Even then, at the largest pediatric hospital on the West Coast, officials had to get creative to keep up with the patient load, Holmes said.

“One thing we’ve implemented recently to help is to have a lot of clinicians who are licensed nurses or therapists, or physicians like myself, who are in non-clinical roles in the organization. So we are re-engaging that licensed staff to help support and bridge that gap in supporting our nurses, physicians who are in the direct line of patient care,” Holmes said.

Holmes said Wednesday that through the hospital’s Helping Hands program, he spent an hour and a half in the emergency room instead of doing his normal job. He checked on families and patients, handing out blankets and fruit. This gave him the opportunity to observe problems and alert the nurses if the child was getting sicker and needed medical attention right away.

“It allows the medical team in the triage area to really focus on the sickest of the sick kids,” Holmes said.

While there is no specific treatment for RSV in healthy babies, recent developments in vaccines and therapies mean help may be on the way for busy hospitals.

There is only one treatment with monoclonal antibodies for patients who have pre-existing diseases or were born prematurely. It’s been available since 1998 and has made a significant difference, Deeter said.

“When premature babies started receiving it, the numbers dropped dramatically,” she said. “It’s incredibly rare at this point that we put a baby on a respirator for RSV. This tiny, fragile group is so well protected by these injections; however, we still receive thousands of babies who have not received these injections and who still need supportive care, and are often managed without a respiratory support system.”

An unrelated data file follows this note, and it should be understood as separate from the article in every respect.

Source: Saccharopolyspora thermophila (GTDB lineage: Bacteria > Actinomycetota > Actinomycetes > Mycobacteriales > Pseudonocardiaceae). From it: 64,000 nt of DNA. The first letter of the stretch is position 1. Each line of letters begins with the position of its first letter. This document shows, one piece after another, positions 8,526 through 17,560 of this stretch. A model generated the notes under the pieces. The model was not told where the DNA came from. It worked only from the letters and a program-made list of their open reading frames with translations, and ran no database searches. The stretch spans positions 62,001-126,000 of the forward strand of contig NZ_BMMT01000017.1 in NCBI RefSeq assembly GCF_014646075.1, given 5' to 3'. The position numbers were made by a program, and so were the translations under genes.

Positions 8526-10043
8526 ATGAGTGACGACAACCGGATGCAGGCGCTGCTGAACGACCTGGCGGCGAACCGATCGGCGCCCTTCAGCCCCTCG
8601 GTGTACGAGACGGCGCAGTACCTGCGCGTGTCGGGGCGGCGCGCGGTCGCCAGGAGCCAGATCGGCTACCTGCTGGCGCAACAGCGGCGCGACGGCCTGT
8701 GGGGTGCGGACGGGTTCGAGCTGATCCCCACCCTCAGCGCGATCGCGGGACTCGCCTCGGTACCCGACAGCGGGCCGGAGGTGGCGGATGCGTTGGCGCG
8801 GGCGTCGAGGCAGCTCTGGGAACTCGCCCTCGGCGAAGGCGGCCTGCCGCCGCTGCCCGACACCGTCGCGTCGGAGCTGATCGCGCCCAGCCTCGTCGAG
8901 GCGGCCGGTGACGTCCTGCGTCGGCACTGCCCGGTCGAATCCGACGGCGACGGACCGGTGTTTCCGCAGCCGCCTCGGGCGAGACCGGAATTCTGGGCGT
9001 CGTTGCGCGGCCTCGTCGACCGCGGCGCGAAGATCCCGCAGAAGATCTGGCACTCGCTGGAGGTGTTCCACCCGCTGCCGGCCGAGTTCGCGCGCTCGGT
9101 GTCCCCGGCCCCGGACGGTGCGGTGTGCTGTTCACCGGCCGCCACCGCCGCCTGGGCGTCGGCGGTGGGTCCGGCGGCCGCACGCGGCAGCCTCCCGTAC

There are things parents of infants can do to prevent RSV, said Dr. Priya Soni, assistant professor of pediatric infectious diseases at Cedars Sinai Medical Center. These are simple behaviors that everyone knows from the Covid-19 pandemic: wash your hands thoroughly, stay home if you’re sick and keep surfaces clean.

“The virus is a little more resistant on hard surfaces, so really cleaning those surfaces and washing your hands goes a long way against RSV, as does limiting a child’s exposure to infected respiratory secretions and droplets in general,” said Soni, who was involved in the new research.

The study’s findings on the number of children who get RSV in the first months of life show how important it will be to have an immunization strategy for pregnant women, she said.

“Whatever we can do to bridge that gap for those young infants in the first six months of life who may be really prone to RSV infection will help,” Soni said.

In the US, four RSV vaccines may be nearing FDA review. More than ten of them are undergoing trials in the world. Preventive treatment of lower respiratory tract infections caused by RSV has been given the green light by the European Commission last week.

This development can change the situation, experts say.

“Every pediatrician I know has always worked very, very hard during Christmas. We are always overwhelmed with RSV patients every year,” Bont said. “This year or next year might be the last time we actually see that, because it could really prevent most of the severe infections.”